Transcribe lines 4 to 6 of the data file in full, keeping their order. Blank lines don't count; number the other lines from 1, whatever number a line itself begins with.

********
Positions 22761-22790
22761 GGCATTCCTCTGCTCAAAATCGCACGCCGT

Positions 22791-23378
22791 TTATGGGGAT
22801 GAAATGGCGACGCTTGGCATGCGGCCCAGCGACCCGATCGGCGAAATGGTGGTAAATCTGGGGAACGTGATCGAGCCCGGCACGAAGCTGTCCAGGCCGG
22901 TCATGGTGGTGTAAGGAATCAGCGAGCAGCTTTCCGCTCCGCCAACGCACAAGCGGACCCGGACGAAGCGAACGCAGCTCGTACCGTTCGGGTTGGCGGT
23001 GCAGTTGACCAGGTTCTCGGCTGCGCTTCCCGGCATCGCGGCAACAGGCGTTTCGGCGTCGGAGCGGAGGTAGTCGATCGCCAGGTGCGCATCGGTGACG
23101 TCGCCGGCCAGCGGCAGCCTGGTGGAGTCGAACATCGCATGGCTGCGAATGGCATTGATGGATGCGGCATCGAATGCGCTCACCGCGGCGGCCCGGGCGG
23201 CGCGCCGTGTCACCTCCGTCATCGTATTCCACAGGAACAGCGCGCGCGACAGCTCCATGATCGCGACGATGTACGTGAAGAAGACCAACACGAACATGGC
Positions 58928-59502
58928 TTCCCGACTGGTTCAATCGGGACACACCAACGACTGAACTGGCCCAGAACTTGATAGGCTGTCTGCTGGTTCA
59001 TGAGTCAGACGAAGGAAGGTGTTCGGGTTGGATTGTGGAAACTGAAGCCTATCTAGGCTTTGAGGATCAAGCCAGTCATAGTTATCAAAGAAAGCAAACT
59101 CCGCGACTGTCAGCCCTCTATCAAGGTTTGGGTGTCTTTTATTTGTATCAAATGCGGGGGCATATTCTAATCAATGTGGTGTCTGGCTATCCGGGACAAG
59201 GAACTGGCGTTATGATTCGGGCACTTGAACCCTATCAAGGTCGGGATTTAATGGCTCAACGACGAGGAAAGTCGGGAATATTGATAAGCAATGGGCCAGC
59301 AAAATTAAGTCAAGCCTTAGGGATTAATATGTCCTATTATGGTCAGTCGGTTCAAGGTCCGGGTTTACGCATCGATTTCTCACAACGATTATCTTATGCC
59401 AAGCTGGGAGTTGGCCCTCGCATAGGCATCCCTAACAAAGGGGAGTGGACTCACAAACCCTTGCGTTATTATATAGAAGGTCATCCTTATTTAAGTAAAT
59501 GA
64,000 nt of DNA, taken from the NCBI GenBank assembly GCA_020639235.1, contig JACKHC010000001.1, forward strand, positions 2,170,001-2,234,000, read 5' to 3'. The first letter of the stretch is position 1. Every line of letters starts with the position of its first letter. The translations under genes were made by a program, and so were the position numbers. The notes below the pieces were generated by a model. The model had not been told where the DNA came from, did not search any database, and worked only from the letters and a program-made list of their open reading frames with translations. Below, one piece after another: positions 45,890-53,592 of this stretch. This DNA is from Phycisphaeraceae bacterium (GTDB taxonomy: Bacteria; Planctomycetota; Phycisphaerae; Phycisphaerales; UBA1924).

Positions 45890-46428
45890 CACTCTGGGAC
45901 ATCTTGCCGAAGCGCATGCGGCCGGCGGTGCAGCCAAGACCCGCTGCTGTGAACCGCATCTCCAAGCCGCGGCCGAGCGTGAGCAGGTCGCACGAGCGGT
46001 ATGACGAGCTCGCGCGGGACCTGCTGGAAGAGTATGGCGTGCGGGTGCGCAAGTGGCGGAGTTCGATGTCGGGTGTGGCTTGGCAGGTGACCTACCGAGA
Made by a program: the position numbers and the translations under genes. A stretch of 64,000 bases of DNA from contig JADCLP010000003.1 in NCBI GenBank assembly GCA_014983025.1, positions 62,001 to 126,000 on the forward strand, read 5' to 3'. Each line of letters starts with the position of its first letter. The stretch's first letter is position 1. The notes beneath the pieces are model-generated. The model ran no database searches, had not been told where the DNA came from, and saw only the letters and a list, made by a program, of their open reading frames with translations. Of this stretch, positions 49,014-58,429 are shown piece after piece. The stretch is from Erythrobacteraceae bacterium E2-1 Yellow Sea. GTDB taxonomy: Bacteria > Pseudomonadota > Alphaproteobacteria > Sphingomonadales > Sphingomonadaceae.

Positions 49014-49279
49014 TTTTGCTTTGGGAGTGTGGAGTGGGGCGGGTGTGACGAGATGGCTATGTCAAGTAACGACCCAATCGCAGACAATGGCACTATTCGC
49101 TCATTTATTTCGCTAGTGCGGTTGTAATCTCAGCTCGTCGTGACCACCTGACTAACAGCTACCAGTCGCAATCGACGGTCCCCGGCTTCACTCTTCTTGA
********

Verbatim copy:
22791 TTATGGGGAT
22801 GAAATGGCGACGCTTGGCATGCGGCCCAGCGACCCGATCGGCGAAATGGTGGTAAATCTGGGGAACGTGATCGAGCCCGGCACGAAGCTGTCCAGGCCGG
22901 TCATGGTGGTGTAAGGAATCAGCGAGCAGCTTTCCGCTCCGCCAACGCACAAGCGGACCCGGACGAAGCGAACGCAGCTCGTACCGTTCGGGTTGGCGGT